NAGOYA – Bank of Japan Gov. Masaaki Shirakawa defended the BOJ’s monetary policy Monday as an effective tool for controlling the yen’s ascent and prodded the government to make better efforts to combat deflation.
The BOJ has been the target of increasing blame for Japan’s economic woes in the runup to the Dec. 16 general election, with Shinzo Abe, leader of the conservative Liberal Democratic Party, calling for even more aggressive monetary easing as the solution.
But Shirakawa rejected Abe’s criticism of the BOJ’s easing efforts during a speech in Nagoya to local business leaders, noting that Japan’s monetary base — the amount of money supplied by the central bank — has been “more or less the same” as in Europe and the United States.
Shirakawa said the BOJ’s monetary easing scheme, including financial asset purchases, coupled with government yen-selling intervention, “has fended off the yen’s appreciation to some extent.”
He then pointed to failures in the government’s economic efforts.
“It is really important for the government — through measures such as decisive deregulation — to raise the attractiveness of domestic investment and lay the foundations that encourage firms to be adventurous.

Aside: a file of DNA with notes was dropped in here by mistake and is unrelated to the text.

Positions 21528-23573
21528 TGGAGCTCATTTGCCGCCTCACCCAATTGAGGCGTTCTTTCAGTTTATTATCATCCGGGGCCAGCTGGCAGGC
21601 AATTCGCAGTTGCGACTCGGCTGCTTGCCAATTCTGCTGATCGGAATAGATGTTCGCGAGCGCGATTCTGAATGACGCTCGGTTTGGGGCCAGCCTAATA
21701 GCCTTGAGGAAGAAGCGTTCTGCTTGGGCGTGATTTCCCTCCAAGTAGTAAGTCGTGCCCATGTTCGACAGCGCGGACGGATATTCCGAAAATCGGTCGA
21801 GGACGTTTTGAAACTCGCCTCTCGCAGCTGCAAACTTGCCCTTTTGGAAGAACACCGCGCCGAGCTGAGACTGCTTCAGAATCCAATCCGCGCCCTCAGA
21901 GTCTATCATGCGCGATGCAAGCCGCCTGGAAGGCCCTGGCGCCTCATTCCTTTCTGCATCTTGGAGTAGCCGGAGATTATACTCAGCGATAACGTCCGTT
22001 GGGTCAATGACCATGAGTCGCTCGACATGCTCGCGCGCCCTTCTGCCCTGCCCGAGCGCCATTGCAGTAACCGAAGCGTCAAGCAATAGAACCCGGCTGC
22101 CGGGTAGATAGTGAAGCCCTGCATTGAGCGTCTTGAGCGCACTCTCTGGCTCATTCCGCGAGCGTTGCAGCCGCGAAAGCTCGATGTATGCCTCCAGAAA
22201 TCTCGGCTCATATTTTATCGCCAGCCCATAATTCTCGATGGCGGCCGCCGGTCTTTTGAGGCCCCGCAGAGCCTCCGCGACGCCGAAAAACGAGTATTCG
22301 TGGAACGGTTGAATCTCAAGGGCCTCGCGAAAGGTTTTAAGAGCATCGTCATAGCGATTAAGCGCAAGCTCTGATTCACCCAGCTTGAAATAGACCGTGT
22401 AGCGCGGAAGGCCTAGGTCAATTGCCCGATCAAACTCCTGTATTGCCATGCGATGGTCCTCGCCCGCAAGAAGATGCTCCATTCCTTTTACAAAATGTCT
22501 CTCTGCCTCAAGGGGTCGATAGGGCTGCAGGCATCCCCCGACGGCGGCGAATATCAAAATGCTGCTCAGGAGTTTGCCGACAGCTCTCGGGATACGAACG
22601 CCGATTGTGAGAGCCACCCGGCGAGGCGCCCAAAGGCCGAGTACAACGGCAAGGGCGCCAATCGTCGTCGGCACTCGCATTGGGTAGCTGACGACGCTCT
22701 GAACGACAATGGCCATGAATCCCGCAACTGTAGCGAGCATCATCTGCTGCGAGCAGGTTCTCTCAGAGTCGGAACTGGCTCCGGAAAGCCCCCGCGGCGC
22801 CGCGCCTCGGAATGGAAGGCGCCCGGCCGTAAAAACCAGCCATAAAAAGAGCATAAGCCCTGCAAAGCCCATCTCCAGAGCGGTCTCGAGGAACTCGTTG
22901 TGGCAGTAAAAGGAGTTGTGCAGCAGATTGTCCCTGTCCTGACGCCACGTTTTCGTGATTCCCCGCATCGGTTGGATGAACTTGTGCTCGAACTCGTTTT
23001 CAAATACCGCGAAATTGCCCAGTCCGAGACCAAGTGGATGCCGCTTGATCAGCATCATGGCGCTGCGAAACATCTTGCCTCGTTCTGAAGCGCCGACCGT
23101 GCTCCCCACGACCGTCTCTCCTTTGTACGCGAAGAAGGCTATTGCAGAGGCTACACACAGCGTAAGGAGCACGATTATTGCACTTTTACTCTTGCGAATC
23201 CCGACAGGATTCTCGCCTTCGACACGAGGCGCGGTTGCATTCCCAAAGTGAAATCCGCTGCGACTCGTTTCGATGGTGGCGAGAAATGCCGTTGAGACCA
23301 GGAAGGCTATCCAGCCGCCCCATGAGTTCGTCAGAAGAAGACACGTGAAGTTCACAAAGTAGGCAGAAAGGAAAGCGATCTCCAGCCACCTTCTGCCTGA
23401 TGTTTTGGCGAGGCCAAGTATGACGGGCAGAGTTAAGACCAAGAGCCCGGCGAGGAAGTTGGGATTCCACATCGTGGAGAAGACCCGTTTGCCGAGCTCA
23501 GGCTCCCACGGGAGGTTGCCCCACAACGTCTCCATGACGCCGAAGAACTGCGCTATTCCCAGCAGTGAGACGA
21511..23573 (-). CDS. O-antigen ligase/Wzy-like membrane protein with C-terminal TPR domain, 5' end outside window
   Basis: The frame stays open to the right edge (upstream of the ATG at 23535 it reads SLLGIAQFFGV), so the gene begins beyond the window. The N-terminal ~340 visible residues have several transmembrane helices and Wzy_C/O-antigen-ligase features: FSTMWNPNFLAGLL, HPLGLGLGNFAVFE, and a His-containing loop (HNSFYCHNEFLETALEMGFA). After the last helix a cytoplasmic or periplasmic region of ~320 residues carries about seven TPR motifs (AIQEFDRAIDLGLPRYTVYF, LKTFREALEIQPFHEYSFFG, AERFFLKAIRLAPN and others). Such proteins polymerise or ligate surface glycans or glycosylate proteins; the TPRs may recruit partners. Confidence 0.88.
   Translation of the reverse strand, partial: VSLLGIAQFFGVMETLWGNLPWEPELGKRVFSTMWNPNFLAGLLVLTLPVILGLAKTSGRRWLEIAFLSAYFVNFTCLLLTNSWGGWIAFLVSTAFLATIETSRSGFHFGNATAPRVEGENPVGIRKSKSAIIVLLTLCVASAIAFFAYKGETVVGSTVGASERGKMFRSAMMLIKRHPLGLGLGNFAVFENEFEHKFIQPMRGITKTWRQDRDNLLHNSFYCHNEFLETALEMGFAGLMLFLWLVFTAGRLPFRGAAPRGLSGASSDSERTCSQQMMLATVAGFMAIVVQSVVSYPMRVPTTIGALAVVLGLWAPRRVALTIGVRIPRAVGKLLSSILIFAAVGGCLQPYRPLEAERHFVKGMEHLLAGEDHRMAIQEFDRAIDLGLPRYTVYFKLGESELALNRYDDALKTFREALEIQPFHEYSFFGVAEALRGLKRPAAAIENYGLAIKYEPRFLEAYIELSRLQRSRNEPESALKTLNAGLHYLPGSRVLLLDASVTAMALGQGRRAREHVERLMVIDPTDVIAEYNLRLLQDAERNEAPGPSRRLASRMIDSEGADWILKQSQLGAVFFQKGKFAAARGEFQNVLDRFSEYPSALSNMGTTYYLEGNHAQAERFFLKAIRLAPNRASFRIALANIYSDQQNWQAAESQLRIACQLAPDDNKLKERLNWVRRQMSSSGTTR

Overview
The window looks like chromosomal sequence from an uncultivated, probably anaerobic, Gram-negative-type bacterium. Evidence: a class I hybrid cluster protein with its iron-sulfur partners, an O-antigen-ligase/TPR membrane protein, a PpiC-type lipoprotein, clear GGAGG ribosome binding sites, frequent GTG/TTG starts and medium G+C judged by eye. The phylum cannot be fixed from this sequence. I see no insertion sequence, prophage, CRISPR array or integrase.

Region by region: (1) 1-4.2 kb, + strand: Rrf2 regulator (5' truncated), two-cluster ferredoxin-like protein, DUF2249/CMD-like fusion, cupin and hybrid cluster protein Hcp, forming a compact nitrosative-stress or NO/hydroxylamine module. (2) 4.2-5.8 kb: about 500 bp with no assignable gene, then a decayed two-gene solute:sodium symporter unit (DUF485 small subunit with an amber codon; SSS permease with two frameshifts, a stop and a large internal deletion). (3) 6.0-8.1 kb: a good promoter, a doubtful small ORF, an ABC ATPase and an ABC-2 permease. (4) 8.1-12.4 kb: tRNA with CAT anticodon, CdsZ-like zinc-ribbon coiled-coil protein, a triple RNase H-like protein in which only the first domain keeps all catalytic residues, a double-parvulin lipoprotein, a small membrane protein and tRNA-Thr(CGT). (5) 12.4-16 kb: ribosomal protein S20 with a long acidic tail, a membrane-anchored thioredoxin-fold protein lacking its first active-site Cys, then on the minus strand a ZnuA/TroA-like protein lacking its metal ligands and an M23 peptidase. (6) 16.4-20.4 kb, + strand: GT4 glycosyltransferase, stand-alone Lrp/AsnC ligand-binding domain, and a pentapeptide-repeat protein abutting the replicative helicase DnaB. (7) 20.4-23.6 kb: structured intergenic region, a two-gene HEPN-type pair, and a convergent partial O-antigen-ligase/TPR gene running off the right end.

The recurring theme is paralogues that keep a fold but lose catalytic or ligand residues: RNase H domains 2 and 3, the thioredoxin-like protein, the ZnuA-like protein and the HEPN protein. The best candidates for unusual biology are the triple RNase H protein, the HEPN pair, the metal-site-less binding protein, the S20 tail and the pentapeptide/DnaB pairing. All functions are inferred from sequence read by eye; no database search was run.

“It is also important for the government to continue making efforts to ensure fiscal consolidation,” Shirakawa said.
The additional monetary easing steps being called for by Abe include forcing the central bank to buy government construction bonds from the market to finance a return to public works, and the setting of a higher inflation goal.
As for Japan, Shirakawa said the economy is “weakening somewhat” due mainly to the prolonged slowdown overseas and said it is “expected to remain relatively weak for the time being.”
Shirakawa repeated the central bank’s commitment to exercising “powerful monetary easing” until its medium-term price stability goal of 1 percent year-on-year growth comes into sight.